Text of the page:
One of the most joyous sounds to permeate the radio airwaves in the 70's and 80's came from central Europe courtesy of The Les Humphries Singers. Led by the enigmatic, Les Humphries, who now resides in his british homeland. Les is an enigmatic fellow and very little is documented about the group in the Music history books. We do know and remember the wonderful music that he has made however, with his inspirational, multi racial, choral group for three decades. A musical style which become synonymous with german culture of the 70's and early 80's.
The Les Humphries singers first appeared on the international stage as an 11 piece spiritual choir. Signing to Decca Records, in the late 60's, releasing their first single 'To My Fathers House'/'Gospel Train' at the end of 1970. It received a considerable amount of radio airplay throughout Europe but narrowly failed to chart, as did their second single 'This Ole House'/'We'll Fly You To The Promised Land' (March '71), their third single `Soolaimon'/Sloop John B', a double headed reworking of two 60's classics (previously hits for Neil Diamond and The Beach Boys), brought them a lot more listeners and into the European charts for the first time. The Les Humphries Singers appealed to fans of all ages, sold incredible quantities of albums, packed concert halls and 'headlined' at open air festivals around the world. With their terrific renditions of standards and Les's own material.
They really reached 'Super Stardom' in 1972, The Les Humphries Group appeared on TV with their latest single '01' Man Mose'/'Going Down Jordan' (March), both sides became enormous hits. The group swiftly followed up their first chart topper with 'Take Care Of Me'/'Mary Turn The Lamp Down Low' (May), another hit and another great sing-a-long song. What Harry Belafonte had done with his caribbean style in the 60's, The Les Humphries Singers were successfully repeating, in their own way, a decade later. No european summer party would have been complete in the 70's without their music, their adoring fans continued to grow in number. In 1973 they released the party classic `Mama Loo', a great Les Humphries composition, a showstopper at their concerts and one of the most loved singles they have ever recorded. The next release from The Les Humphries Singers was 'UniformI Kentucky Dew' (October `73), a favourite with their legions of fans. In 1975 The Les Humphries Singers signed a new recording contract (with Antic Records in the UK) in the hope of spreading their wonderful, uplifting music, beyond the boundries which had held them so close and loyally for the first half of the 70's (mainland Europe).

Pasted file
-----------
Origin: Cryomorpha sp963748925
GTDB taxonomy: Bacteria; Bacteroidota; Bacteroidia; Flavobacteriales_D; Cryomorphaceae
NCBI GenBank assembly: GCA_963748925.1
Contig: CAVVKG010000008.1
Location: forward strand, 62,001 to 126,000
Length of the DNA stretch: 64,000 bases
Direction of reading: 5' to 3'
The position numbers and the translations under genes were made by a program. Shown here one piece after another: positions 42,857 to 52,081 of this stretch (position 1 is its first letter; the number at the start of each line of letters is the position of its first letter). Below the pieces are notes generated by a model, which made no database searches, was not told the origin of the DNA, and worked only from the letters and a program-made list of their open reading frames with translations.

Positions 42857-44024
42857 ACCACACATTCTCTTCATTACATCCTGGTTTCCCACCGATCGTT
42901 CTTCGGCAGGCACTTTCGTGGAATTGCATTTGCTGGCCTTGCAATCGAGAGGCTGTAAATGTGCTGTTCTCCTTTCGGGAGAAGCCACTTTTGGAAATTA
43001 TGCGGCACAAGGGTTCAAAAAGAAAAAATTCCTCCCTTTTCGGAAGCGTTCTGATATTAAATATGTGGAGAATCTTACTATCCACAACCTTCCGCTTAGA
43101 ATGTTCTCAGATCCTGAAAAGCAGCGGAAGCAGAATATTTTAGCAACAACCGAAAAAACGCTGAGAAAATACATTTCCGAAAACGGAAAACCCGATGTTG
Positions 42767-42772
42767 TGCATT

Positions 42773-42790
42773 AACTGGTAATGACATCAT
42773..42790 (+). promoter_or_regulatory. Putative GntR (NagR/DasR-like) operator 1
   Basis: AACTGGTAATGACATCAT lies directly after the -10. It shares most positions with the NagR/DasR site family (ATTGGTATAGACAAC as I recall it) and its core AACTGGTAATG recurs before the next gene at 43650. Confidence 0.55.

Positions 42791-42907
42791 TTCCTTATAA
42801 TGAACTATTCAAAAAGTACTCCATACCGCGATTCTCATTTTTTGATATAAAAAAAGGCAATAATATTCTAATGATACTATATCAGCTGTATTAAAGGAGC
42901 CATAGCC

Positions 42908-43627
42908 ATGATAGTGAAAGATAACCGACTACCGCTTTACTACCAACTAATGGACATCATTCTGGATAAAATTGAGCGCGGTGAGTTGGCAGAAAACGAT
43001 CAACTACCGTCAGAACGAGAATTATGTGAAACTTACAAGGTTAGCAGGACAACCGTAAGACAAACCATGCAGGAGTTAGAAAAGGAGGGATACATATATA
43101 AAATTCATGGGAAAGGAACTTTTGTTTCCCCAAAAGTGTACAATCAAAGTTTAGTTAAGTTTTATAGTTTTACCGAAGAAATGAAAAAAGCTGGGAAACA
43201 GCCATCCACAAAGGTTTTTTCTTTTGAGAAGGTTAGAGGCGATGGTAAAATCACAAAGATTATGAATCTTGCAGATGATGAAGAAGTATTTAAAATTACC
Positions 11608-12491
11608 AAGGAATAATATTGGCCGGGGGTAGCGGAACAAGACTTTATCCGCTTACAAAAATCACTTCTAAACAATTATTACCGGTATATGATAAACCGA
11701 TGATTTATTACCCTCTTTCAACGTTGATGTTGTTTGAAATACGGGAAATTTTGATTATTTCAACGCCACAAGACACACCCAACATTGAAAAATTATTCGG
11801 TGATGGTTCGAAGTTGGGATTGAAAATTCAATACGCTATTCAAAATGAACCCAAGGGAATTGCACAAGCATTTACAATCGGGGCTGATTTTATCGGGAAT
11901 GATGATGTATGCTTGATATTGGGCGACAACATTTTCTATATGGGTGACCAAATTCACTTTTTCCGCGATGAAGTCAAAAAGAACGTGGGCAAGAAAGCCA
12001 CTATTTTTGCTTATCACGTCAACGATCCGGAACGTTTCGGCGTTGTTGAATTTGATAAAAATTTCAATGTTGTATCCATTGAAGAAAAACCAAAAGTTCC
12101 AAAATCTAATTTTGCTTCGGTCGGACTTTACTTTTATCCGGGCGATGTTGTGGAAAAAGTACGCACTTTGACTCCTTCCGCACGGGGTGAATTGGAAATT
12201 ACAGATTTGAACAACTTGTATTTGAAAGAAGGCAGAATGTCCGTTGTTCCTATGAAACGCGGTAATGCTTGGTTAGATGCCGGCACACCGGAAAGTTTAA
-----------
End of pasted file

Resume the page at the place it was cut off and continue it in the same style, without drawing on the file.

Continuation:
There were four more singles released in Britain 'She's Really Something' and `Spanish Discotheque' both in 1975. 'Indian War' and 'Sing Sang Song' in 1976. Single releases like 'Kansas City' (another Les Humphries song) and 'New Orleans' were huge selling hits in Europe in the mid 70's and remain amongst their most remembered and loved today. No group before or since has ever managed to pack so much vocal joy into one 7" slice of vinyl. The Les Humphries 'Sound' was a guaranteed tonic. Maybe they should have been available on prescription ("listen to these albums 3 times daily after meals. . ."). In 1989 a terrific 'Mega Mix' including their biggest hits 'Mama Loo' and 'Mexico', was released and took them to 'chart-land' once again, the Maxi single/12" still packs the floors in discotheques today. In the 90's Les Humphries returned to Britain and recently revisited those wonderful days bringing his unique arrangements to the hits and a number of newly recorded songs, including the classics 'The Clapping Song' and 'Oh Happy Day'. To thrill a new generation of fans and if, like me, you are a long time fan, rekindle some wonderful memories of those golden days. I know you will enjoy listening to this 'Very Best Of'. .. it's just what the good doctor ordered. Kevin James